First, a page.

It may seem strange to consider anything other than the camera while setting up a range of view of the camera, but one big mistake in setting up the field field of view of the camera is not factoring the field of view of the light source.
Whether employing infrared illumination or even white light illumination, the most significant feature for nighttime monitoring is not the FOV of the camera, but instead the FOV of the Infrared illuminator or visible light source.
If you’ve ever looked at a camera at nighttime with no or little illumination, you’ll understand why it’s vital; otherwise, you’ll get a dark camera feed.
If you want your late-night FOV to match your daylight FOV, make sure your illuminator beam has the same distance and width as your camera FOV. Some illuminators allow you to alter the beam so that it is thin and lengthy, or broad and brief. Others have a predetermined light pattern.
In virtually all circumstances, the illuminator’s capability will be far shorter than the camera’s, which will impact the overall perimeter design. As a result, failing to consider your illuminant’s field of view throughout the planning stages might be costly, creating gaps in nighttime coverage.
Understand Pixel-Dilution Before Extending Your View
Pixel-Dilution refers to the concept that the more detail that is attempted to be represented by a single pixel, the more diluted that feedback becomes. This problem usually occurs while setting up the parameters and adjusting the camera’s field of vision to be as wide as the lens allows.
Because the information is readily available, why not broaden the focus to capture it? The short answer is…it depends.
The key concept to grasp would be that a camera is designed to provide you with a specific amount of pixels, which is essentially video feedback. Adjusting the lens or magnification level of a lens results in a different FOV but no more pixels.
The pixels do not change. Increasing the size of the scene essentially erodes the video frames of any given pixel.
“Consider the number of pixels you want from a particular camera as an elastic cargo net,” A pixel is represented by each square in the net. By enlarging the camera’s field of view, you effectively lengthen the net.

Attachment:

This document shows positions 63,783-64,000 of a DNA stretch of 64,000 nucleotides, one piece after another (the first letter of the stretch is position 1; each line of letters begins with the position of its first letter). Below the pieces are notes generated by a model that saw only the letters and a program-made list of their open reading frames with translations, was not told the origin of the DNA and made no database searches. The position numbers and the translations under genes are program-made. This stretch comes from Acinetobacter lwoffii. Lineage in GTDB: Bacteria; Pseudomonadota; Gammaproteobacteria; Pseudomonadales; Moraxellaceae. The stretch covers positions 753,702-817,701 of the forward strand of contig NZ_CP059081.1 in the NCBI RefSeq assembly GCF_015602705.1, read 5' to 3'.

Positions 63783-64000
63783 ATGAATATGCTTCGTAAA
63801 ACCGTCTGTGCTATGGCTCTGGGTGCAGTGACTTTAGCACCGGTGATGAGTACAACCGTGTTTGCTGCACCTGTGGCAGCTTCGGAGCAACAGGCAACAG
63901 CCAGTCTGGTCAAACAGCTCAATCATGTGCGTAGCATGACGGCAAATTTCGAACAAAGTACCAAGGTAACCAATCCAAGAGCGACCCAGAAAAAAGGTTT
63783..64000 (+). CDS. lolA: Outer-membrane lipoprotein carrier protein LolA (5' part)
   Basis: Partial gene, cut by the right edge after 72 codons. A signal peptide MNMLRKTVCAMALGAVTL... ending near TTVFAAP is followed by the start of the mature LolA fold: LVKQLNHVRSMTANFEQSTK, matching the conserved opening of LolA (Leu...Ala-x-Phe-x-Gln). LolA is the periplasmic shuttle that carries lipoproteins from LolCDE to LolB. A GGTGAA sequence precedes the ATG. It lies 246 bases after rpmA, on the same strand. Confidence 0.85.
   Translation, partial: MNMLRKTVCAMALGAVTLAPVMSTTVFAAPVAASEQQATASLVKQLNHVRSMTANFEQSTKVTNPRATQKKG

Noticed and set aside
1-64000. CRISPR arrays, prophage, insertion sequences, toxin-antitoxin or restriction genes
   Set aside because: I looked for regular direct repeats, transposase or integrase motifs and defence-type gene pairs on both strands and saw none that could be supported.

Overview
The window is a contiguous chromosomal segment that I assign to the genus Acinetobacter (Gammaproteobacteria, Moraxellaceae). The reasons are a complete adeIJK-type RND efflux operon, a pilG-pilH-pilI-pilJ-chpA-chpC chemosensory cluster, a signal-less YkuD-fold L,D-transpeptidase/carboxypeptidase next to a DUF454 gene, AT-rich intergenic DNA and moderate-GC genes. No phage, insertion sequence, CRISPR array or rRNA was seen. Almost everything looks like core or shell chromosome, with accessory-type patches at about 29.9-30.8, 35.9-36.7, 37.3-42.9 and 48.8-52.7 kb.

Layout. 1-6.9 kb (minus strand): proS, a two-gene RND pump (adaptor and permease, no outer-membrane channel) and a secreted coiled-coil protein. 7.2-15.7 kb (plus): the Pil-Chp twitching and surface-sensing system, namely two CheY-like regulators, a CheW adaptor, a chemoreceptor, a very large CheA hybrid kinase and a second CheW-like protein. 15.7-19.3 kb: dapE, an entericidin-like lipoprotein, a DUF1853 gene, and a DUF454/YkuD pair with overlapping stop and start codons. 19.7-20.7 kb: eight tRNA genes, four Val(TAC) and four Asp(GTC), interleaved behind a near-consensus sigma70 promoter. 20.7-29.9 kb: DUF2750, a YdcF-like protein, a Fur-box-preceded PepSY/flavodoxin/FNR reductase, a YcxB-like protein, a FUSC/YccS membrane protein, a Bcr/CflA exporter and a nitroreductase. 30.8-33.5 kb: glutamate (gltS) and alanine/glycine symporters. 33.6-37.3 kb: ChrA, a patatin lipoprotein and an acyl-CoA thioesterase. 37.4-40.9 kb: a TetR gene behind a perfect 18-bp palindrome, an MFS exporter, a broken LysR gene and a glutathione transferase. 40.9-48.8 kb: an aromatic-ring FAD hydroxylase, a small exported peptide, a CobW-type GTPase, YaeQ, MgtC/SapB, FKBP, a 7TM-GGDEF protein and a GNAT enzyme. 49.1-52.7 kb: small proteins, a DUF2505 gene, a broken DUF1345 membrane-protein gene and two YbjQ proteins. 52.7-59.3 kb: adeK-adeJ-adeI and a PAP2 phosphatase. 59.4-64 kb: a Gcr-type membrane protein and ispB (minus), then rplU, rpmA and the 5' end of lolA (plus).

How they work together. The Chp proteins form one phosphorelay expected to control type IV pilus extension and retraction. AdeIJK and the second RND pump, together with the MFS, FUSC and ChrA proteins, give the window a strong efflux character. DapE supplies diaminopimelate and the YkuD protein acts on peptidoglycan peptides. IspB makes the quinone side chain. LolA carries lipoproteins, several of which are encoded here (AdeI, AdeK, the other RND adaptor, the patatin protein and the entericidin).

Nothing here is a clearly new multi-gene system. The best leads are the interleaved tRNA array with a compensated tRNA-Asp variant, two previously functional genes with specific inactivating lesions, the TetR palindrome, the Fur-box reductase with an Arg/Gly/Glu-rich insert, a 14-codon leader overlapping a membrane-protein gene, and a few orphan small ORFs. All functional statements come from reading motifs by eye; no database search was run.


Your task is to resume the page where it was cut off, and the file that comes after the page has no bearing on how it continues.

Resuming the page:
You’ve broadened the pixels, but keep in mind that a pixel is only a single value, therefore you’ve now extended that single value across more of your picture.” In practice, this means that you will have less data on a specific item at a fixed distance.
A narrow FOV, for example, may give sufficient image data to allow you to read a person’s face. At 100m, a person’s baseball cap can be read, yet a wide FOV of the same person may not have enough data in the diluted pixels to tell if the individual is even wearing a hat.
As a result, it is a planning decision to choose if it is better to accommodate a larger region at the expense of more detailed video information or to limit the extent of the FOV and get that detailed coverage. The error is in failing to recognize the compromise being made.
Restrict the View to the Subject of Interest
We all like to be amused, but it isn’t always the ideal strategy when it comes to determining the FOV of a surveillance camera.
A common blunder is including “interesting places” in the FOV in contrast to “areas of interest”
Consider the following scenario: a high-traffic sidewalk runs alongside a facility’s outer fence. The camera’s field of view is frequently adjusted to include this high-traffic area.
Unfortunately, if the area of focus is not the sidewalk itself, but rather the space between the sidewalk and the fence, the question is why the sidewalk should be included in the camera’s field of view. Every event on the sidewalk is now the watching guard’s or security software’s job to identify and assess as a potential threat.
The same can be true of roads or bodies of water in the background. If the location is not of interest in terms of security, then caution should be exercised.
The choice of the camera’s field of view is frequently overlooked. The idea appears simple at first, but when you examine its link to other components of the perimeter layout, security objectives, and even the camera on its own, it rapidly becomes clear that it is a critical aspect of the whole design.
Fortunately, the adequate field of view and a good video surveillance system may be ensured with early planning and thorough consideration of the criteria, such as those described in this article.